Fauth_proxy can be used instead of auth_proxy if a single connection to factotum will be used for multiple authentications. This is necessary, for example, for newns which must open the factotum file before wiping out the namespace. Fauth_proxy takes as an argument a pointer to an AuthRpc structure which contains an fd for an open connection to factotum in addition to storage and state information for the protocol. An AuthRpc structure is obtained by calling auth_allocrpc. Auth_allocrpc arranges a connection to factotum, either by opening /mnt/factotum/rpc or by using 9pclient(3) to connect to a factotum service posted in the current name space. The returned connection is freed using auth_freerpc. Individual commands can be sent to factotum(4) by invoking auth_rpc.
Both auth_proxy and fauth_proxy take a pointer to a routine, getkey, to invoke should factotum not posess a key for the authentication. If getkey is nil, the authentication fails. Getkey is called with a key template for the desired key. We have provided a generic routine, auth_getkey, which queries the user for the key information and passes it to factotum. This is the default for the global variable, amount_getkey, which holds a pointer to the key prompting routine used by amount.
Auth_chuid uses the cuid and cap fields of an AuthInfo structure to change the user id of the current process and uses ns, default /lib/namespace, to build it a new name space.
Auth_challenge and auth_response perform challenge/response protocols with factotum. State between the challenge and response phase are kept in the Chalstate structure:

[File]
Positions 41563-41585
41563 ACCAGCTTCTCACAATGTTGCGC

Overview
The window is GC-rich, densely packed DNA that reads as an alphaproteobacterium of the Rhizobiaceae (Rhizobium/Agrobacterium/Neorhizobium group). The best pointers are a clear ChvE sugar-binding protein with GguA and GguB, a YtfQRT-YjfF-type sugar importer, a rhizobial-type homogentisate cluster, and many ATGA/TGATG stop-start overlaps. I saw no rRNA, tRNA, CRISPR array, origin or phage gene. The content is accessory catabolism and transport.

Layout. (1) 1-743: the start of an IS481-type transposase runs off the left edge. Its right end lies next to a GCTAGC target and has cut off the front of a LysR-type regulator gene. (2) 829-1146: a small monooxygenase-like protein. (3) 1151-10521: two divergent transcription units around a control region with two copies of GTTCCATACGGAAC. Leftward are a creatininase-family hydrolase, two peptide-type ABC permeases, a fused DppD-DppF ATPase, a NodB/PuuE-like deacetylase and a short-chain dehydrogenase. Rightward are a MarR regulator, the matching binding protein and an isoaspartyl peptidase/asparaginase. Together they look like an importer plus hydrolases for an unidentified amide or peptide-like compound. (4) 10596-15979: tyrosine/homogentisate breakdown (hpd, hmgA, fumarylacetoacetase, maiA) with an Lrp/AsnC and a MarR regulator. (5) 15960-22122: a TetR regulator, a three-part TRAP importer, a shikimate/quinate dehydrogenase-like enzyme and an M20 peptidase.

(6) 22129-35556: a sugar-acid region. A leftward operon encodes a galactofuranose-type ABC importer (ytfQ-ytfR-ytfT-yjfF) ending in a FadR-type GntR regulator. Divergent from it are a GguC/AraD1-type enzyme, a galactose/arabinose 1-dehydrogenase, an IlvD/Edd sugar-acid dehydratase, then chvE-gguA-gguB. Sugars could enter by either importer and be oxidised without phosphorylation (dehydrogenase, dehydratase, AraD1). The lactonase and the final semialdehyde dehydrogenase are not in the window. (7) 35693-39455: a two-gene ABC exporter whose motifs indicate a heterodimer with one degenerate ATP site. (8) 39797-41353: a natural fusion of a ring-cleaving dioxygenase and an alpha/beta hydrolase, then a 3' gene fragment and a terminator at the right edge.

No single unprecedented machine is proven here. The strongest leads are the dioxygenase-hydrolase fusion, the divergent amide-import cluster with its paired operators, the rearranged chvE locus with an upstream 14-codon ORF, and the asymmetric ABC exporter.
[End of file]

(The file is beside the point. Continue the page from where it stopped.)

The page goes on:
struct Chalstate
char    *user;
char    chal[MAXCHLEN];
int nchal;
void    *resp;
int nresp;
/* for implementation only */
int afd;
AuthRpc    *rpc;
char    userbuf[MAXNAMELEN];
int userinchal;
Auth_challenge requires a key template generated by an sprint of fmt and the variable arguments. It must contain the protocol (proto=xxx) and depending on the protocol, the user name ( user=xxx). P9cr and vnc expect the user specified as an attribute in the key template and apop, cram, and chap expect it in the user field of the arg to auth_response. For all protocols, the response is returned to auth_response in the resp field of the Chalstate. Chalstate.nresp must be the length of the response.
Supply to auth_respond a challenge string and the fmt and args specifying a key, and it will use factotum to return the proper user and response.
Auth_userpasswd verifies a simple user/password pair. Auth_getuserpasswd retrieves a user/password pair from factotum if permitted.
Auth_getinfo reads an AuthInfo message from factotum and converts it into a structure. It is only used by the other routines in this library when communicating with factotum.
typedef struct UserPasswd {
char    *user;
char    *passwd;
} UserPasswd;
Auth_freeAI is used to free an AuthInfo structure returned by one of these routines. Similary auth_freechal frees a challenge/response state.
Fsauth_proxy and fsfauth_proxy are like auth_proxy and fauth_proxy but execute the protocol on a CFid* (see 9pclient(3)) instead of a file descriptor.
Fsamount and nsamount are like fsmount and nsmount (see 9pclient(3)) but use factotum to authenticate to the file servers.


factotum(4), authsrv(3)

These routines set errstr.

Space Glenda